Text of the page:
(Dis)embodying Myths in Ancien Régime Opera
Edited by Bruno Forment
Throughout the Ancien Régime, mythology played a vital role in opera, defining such epoch-making works as Claudio Monteverdi's La favola d’Orfeo (1607) and Christoph Gluck’s Iphigénie en Tauride (1779). The operatic presence of the Greco-Roman gods and heroes was anything but unambiguous or unproblematic, however. (Dis)embodying Myths in Ancien Régime Opera highlights myth’s chameleonic life in the Italian dramma per musica and French tragédie en musique of the seventeenth and eighteenth centuries.
Written by eminent scholars in the fields of music, literature, theater, and cultural studies, the six chapters of this book address a series of important questions: Through what ideological lenses did the Ancien Régime perceive an ancient legacy that was fundamentally pagan and fictitious, as opposed to Christian and rationalistic? What dramaturgies did librettists and composers devise to adapt mythical topics to altering philosophical and aesthetic doctrines? Were the ancients’ precepts obeyed or precisely overridden by the age of 'classicism’? And how could myths be made to fit changing modes of spectatorship? (Dis)embodying Myths in Ancien Régime Opera will appeal to all music, literature, and art lovers seeking to deepen their knowledge of an increasingly popular repertoire.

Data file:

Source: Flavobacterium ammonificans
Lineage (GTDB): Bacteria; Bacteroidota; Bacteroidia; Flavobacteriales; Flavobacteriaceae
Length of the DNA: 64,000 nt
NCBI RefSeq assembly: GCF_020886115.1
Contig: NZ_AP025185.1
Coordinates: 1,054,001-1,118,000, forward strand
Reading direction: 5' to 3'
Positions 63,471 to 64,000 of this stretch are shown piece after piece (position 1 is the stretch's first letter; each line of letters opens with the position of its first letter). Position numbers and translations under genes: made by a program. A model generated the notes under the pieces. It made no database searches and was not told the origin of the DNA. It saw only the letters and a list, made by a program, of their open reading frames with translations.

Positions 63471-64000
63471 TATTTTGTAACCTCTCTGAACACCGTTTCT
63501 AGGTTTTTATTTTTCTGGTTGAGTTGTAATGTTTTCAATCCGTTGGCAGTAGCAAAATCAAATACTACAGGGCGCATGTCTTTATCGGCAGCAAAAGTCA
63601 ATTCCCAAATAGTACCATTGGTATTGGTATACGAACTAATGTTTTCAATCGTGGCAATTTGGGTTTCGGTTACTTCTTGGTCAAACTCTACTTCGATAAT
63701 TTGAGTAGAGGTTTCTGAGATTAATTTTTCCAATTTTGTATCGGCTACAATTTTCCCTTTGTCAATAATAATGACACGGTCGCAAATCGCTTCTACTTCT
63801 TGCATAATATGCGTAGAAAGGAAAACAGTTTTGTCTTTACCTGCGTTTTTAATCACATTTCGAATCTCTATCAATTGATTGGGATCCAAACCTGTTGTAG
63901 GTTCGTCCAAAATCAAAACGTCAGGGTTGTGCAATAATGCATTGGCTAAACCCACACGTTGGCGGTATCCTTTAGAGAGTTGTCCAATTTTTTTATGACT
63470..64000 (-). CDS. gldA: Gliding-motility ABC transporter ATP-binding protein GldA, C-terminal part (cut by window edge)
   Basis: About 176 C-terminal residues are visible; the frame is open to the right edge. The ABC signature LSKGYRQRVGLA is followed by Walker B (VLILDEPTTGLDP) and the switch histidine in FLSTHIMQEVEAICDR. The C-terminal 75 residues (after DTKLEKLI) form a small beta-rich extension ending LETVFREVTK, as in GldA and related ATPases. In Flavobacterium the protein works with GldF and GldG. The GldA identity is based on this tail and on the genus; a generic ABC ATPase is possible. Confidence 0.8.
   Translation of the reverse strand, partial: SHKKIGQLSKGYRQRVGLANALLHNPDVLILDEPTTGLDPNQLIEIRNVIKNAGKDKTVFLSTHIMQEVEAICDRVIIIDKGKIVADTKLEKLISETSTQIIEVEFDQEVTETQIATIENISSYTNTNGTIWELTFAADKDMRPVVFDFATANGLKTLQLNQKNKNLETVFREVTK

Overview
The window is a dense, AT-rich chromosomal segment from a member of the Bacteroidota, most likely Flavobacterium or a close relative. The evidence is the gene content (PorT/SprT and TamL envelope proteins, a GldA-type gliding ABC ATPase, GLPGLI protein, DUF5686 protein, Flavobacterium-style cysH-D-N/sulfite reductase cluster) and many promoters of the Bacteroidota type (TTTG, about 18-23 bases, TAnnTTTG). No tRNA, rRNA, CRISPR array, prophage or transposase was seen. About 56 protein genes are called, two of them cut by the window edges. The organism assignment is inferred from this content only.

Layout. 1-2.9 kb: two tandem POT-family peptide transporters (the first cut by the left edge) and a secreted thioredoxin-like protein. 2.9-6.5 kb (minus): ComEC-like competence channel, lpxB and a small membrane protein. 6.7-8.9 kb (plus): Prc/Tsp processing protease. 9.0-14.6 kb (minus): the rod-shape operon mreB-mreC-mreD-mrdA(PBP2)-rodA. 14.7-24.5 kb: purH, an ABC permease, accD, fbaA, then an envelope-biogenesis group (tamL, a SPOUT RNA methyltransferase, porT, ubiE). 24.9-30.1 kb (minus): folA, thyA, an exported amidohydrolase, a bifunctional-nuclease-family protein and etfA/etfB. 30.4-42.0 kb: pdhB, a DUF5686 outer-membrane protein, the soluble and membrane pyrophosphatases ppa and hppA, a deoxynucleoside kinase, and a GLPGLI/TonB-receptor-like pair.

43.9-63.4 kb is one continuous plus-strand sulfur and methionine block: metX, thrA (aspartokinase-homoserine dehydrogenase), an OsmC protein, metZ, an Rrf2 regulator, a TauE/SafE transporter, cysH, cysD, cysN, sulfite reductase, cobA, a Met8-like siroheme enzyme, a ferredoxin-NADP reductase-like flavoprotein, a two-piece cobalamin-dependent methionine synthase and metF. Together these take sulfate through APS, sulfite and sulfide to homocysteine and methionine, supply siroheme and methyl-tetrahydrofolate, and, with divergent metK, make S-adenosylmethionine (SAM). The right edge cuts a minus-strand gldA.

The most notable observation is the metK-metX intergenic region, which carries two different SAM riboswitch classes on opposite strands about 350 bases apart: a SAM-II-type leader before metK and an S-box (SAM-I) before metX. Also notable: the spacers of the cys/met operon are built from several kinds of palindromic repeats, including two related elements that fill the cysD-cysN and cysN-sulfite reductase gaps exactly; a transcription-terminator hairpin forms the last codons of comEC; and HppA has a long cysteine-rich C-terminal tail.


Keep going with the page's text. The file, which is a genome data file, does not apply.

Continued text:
Contributors: G. Burgess, Eastman School of Music, University of Rochester; R. C. Ketterer, University of Iowa; J.-F. Lattarico, Université Jean-Monnet, Saint-Étienne; R. Strohm, University of Oxford; B. van Oostveldt, University of Amsterdam